A partnership is a trading entity made up of a number of individual "members". In insolvency there is no protection for each of the members of the partnership, as in a limited liability company. Therefore, the individual partners are fully liable for the partnership debts if the partnership cannot meet them.
What is Joint and Several Liability?
These terms imply that all members are liable for the partnership debts in full or in part individually, dependent on their ability to pay. Thus a creditor(s) /liquidator can "go after" the member with the most assets to satisfy debts, then the next and so on until all debts are satisfied or until all partners are made bankrupt.
Joint and Several Liability will apply to you and your partner, so long that you have a joint account, a partnership account and two or more people have signed a guarantee or mortgage for a joint liability.
Trading as a partnership can carry some tax rewards and other benefits but when things go wrong or the partnership becomes insolvent (or even if an individual partner becomes insolvent) a partnership can be a nightmare to deal with.
If a partner as an individual has an insolvency problem, perhaps from overspending/borrowing, gambling or drinking (or all of these) and is being pursued by a creditor(s) this can lead to problems. It is even possible for the spouse of a partner to become insolvent, thus leading to the loss of the matrimonial home which, for example, may underpin security granted to a bank.
If a debtor (partner/spouse) is issued with a County Court Judgment or Statutory Demand and this remains unsatisfied, the creditor can notify the partnership of this outstanding debt and ask for the partnership to pay it. This is grounds to issue a petition to wind up the partnership if the debt is not paid.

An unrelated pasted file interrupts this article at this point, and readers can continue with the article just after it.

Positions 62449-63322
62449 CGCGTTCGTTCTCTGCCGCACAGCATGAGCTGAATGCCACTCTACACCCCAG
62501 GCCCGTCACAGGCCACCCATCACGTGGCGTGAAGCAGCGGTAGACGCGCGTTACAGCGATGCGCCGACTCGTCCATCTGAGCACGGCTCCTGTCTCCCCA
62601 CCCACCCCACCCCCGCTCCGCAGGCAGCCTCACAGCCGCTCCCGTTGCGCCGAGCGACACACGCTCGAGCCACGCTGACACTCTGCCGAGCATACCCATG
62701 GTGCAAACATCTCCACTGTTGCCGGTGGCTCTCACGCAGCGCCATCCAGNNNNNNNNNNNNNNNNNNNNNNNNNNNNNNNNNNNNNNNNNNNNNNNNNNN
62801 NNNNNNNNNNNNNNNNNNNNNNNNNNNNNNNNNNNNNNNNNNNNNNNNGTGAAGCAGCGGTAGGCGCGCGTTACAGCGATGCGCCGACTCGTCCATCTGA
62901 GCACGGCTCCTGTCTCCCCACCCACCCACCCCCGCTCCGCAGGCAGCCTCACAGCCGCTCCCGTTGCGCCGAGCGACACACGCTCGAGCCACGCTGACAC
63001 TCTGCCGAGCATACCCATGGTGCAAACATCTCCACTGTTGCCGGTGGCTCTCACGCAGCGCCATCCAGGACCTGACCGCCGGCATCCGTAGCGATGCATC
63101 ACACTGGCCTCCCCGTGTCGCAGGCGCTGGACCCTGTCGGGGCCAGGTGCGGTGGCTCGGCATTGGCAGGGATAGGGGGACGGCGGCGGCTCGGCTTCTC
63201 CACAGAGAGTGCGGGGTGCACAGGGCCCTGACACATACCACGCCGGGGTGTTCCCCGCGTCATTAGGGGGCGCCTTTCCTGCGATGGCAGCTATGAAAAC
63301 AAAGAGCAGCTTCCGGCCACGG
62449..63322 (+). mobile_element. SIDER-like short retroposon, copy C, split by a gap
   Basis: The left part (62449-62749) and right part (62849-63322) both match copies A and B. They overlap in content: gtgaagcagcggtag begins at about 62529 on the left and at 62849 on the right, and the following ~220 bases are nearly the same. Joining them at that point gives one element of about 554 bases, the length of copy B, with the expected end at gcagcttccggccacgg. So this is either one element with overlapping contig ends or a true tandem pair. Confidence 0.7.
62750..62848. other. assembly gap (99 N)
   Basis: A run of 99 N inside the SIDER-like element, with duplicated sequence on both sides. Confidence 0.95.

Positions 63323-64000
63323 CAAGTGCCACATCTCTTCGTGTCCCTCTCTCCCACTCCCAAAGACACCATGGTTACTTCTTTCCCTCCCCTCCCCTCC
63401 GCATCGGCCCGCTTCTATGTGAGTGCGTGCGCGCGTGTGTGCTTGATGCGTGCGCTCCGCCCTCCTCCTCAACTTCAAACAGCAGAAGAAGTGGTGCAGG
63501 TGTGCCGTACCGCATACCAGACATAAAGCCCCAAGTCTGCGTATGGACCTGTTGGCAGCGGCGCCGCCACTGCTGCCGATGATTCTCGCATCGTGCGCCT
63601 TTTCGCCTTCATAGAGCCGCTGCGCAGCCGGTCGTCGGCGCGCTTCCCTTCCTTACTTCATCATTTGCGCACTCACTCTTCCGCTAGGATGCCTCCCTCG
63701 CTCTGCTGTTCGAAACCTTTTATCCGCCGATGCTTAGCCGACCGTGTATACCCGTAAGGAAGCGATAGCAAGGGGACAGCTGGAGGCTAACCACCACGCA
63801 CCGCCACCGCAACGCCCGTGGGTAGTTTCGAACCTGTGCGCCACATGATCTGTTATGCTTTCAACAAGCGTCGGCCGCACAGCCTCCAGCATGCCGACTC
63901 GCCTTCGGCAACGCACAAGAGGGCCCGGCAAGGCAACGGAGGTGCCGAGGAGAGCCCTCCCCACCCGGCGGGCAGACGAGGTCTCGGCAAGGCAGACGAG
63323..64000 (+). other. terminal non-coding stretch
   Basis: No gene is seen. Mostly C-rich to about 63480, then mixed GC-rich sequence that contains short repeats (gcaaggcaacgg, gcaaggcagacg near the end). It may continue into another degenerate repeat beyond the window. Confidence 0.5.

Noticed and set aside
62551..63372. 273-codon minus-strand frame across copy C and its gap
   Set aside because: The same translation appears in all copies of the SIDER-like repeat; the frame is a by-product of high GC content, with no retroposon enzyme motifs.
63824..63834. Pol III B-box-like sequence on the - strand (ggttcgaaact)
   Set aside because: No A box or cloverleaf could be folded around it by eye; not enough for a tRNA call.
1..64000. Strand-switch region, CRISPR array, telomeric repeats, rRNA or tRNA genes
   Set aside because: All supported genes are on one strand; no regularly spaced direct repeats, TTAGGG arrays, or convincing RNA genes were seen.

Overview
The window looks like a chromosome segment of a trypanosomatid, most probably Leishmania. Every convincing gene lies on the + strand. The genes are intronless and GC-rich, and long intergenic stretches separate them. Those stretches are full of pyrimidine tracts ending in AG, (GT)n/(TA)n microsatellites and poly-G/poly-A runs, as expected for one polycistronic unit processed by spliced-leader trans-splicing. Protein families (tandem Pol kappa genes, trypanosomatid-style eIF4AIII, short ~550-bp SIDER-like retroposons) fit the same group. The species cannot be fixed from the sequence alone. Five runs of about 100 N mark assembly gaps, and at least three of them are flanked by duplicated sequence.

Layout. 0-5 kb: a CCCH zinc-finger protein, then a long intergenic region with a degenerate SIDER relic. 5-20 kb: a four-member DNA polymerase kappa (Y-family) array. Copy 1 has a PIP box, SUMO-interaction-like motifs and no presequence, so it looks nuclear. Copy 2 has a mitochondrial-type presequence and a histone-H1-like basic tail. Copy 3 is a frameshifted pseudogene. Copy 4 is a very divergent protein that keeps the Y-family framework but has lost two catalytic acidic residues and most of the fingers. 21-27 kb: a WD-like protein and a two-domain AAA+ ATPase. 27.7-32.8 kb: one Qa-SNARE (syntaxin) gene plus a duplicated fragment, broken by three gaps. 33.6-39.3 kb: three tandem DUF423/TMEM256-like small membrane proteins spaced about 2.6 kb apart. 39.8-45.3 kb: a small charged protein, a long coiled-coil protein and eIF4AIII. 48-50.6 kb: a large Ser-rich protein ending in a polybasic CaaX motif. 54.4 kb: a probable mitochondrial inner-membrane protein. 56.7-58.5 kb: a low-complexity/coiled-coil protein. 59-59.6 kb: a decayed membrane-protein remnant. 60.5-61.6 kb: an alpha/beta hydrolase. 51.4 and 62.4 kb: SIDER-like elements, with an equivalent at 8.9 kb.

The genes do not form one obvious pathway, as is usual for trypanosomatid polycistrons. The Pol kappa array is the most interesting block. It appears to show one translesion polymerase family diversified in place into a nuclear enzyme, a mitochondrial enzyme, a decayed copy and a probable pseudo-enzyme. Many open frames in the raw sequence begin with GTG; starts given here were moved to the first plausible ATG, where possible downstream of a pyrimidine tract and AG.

Therefore, the creditor can effectively bring down the partnership. If for example the meltdown of assets in liquidation allied to an increase in creditors claims (eg from landlords and employees) means that there are insufficient assets in the partnership to satisfy the debts the individual partners will be required to make up the shortfall.
If the shortfall is large enough it could lead to the individual bankruptcy of one or all the partners. Finally such an event may lead to the loss of the matrimonial home of the individual partners to make up the shortfall in the personal estate or to make higher payments to creditors.
This domino effect can be catastrophic for assets, individuals and families.
There are powerful arguments to incorporate a fast growing partnership or one that is increasing its debts especially where tightly drawn up partnership agreements are NOT in place.
Limited Liability Partnership (LLP)
If you are in a Limited Liability Partnership, you have slightly more protection than if you were in a partnership. Doctors, accountants, lawyers and other professions often choose this business structure to ensure as individuals, they have more protection against personal liability.
If your LLP is under financial pressure, see our page on the options available.
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Please note that the guide includes updates due to Covid-19 For instance there have been some changes to insolvency legislation that limits creditors actions and relaxes rules regarding wrongful trading. A new 20 day moratorium for distressed businesses has also been introduced.